HiEve
2D Box Tracking
Pose
2D Keypoints
Action/Event Detection
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许可协议: Unknown

Overview

This grand challenge aims to advance large-scale human-centric video analysis in complex events using multimedia techniques. We propose the largest existing dataset (named as Human-in-Events or HiEve) for understanding human motion, pose, and action in a variety of realistic events, especially crowd & complex events. Four challenging tasks are established on our dataset, which encourages researches to address the very challenging and realistic problems in human-centric analysis. Our challenge will benefit researches in a wide range of multimedia and computer vision areas including multimedia analysis and multimedia content analysis.

Data Collection

We start by selecting several crowded places with complex and diverse events for video collection. In total, our video sequences are collected from 9 different scenes: airport, dining hall, indoor, jail, mall, square, school, station and street. Most of these videos are selected from our own private sequences and contain complex interactions between persons. Then, to further increase the variety and complexity of behaviors in videos, we searched some videos recording unusual scenes (e.g. jail, factory) and anomalous events (e.g. fighting, earthquake, robbery) on YouTube. For each scene, we keep several videos captured at different sites and with different types of events happening to ensure the diversity of scenarios. Moreover, data redundancy is avoided through manual checking. In order to protect the privacy of relevant personnel and units, we blurred the faces and the key text in the videos. Finally, 32 real-world video sequences in different scenes are collected, each containing one or more complex events. These video sequences are split into training and testing set of 19 and 13 videos elaborately so that both sets cover all the scenes but with different camera angles or sites.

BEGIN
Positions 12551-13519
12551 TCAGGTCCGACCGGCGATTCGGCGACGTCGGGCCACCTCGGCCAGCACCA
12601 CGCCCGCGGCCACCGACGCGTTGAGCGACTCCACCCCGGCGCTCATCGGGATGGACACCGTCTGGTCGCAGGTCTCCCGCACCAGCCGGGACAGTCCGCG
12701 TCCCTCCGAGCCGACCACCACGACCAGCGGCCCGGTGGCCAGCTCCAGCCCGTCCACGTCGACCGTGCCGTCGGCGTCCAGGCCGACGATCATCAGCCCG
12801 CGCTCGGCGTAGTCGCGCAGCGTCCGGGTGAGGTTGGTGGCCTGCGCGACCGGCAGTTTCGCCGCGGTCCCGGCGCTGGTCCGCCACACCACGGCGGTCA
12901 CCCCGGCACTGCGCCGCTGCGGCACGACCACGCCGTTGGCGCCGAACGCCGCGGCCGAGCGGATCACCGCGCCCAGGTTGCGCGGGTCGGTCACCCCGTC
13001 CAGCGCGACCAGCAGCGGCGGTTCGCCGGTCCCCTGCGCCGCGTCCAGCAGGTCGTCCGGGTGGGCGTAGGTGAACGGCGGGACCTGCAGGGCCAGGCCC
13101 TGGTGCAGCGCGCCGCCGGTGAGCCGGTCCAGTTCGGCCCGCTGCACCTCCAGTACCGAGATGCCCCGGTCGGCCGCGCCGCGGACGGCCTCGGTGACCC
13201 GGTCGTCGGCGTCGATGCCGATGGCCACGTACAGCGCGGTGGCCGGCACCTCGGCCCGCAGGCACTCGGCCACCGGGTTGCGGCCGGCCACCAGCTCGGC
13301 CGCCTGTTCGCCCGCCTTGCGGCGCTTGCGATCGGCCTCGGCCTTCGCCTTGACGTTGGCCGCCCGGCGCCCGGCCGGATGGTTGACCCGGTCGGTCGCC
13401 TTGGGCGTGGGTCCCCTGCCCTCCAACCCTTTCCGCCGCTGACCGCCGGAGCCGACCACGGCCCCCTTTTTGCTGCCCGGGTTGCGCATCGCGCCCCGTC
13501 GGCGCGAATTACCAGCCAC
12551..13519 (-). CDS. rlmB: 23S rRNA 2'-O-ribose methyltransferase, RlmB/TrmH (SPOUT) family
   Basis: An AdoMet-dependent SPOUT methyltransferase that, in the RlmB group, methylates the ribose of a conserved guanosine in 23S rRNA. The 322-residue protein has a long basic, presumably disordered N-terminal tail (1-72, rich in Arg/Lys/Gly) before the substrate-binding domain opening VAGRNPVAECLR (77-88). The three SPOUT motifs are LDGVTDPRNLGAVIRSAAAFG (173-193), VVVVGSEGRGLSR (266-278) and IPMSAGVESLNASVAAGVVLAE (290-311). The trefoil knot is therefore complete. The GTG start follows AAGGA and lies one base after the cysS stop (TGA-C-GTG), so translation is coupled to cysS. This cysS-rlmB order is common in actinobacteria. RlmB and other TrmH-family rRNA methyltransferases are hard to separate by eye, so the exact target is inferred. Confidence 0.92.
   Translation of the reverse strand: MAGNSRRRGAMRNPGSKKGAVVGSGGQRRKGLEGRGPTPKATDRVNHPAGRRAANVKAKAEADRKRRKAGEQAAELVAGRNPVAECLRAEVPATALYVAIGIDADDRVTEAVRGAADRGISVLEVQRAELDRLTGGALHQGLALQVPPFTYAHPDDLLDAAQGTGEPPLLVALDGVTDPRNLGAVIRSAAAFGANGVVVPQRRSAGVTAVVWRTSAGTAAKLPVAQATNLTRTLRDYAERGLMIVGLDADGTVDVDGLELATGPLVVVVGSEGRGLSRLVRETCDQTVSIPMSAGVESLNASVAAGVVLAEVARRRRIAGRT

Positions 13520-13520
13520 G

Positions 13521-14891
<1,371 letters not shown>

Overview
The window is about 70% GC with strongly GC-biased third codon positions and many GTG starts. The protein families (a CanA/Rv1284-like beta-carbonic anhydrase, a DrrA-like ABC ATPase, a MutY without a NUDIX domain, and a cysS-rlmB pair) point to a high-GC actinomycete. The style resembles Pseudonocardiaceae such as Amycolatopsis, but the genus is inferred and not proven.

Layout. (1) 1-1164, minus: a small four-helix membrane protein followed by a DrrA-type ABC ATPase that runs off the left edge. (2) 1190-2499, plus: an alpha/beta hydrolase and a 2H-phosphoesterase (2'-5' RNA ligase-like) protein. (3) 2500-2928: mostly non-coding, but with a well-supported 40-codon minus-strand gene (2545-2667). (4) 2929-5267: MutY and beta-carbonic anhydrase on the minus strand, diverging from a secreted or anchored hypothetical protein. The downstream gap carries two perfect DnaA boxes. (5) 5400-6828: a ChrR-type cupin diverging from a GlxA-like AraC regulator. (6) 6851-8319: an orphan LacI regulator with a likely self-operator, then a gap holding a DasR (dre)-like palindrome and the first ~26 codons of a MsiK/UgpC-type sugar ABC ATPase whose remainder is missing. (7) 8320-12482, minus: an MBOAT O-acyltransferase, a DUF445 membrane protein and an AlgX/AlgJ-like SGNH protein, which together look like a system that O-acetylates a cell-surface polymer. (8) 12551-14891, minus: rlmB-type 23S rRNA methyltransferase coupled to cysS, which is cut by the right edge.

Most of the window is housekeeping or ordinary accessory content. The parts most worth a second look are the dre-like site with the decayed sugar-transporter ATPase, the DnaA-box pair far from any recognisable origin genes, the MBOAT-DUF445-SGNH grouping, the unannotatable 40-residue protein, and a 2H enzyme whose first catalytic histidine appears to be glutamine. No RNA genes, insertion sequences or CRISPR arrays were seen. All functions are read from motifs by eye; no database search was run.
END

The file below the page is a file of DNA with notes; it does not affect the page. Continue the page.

Data Annotation

In our dataset, the bounding-boxes, keypointbased poses, human identities, and human actions are all manually annotated. The annotation procedure is as follows:
First, similar to the MOT dataset, we annotate bounding boxes for all moving pedestrians (e.g. running, walking, fighting, riding) and static people (e.g. standing, sitting, lying). A unique track ID is assigned to each person until it moves out of the camera field-of-view.
Second, we annotate poses for each person in the entire video. Different from PoseTrack and COCO, our annotated pose for each body contains 14 key-points (Figure 2a): nose, chest, shoulders, elbows, wrists, hips, knees, ankles. Specially, we skip pose annotation which falls into any of the following conditions: (1) heavy occlusion (2) area of the bounding box is less than 500 pixels. Figure 2b presents some pose and bounding-box annotation examples.
Third, we annotate actions of all individuals in every 20 frames in a video. For group actions, we assign the action label to each group member involved in this group activity. In total, we defined 14 action categories: walking-alone, walkingtogether, running-alone, running-together, riding, sittingtalking, sitting-alone, queuing, standing-alone, gathering, fighting, fall-over, walking-up-down-stairs, crouching-bowing. Finally, all annotations are double-checked to ensure their quality.

Citation

@misc{lin2020human,
      title={Human in Events: A Large-Scale Benchmark for Human-centric Video Analysis in
Complex Events},
      author={Weiyao Lin and Huabin Liu and Shizhan Liu and Yuxi Li and Guo-Jun Qi and
Rui Qian and Tao Wang and Nicu Sebe and Ning Xu and Hongkai Xiong and Mubarak Shah},
      year={2020},
      eprint={2005.04490},
      archivePrefix={arXiv},
      primaryClass={cs.CV}
}
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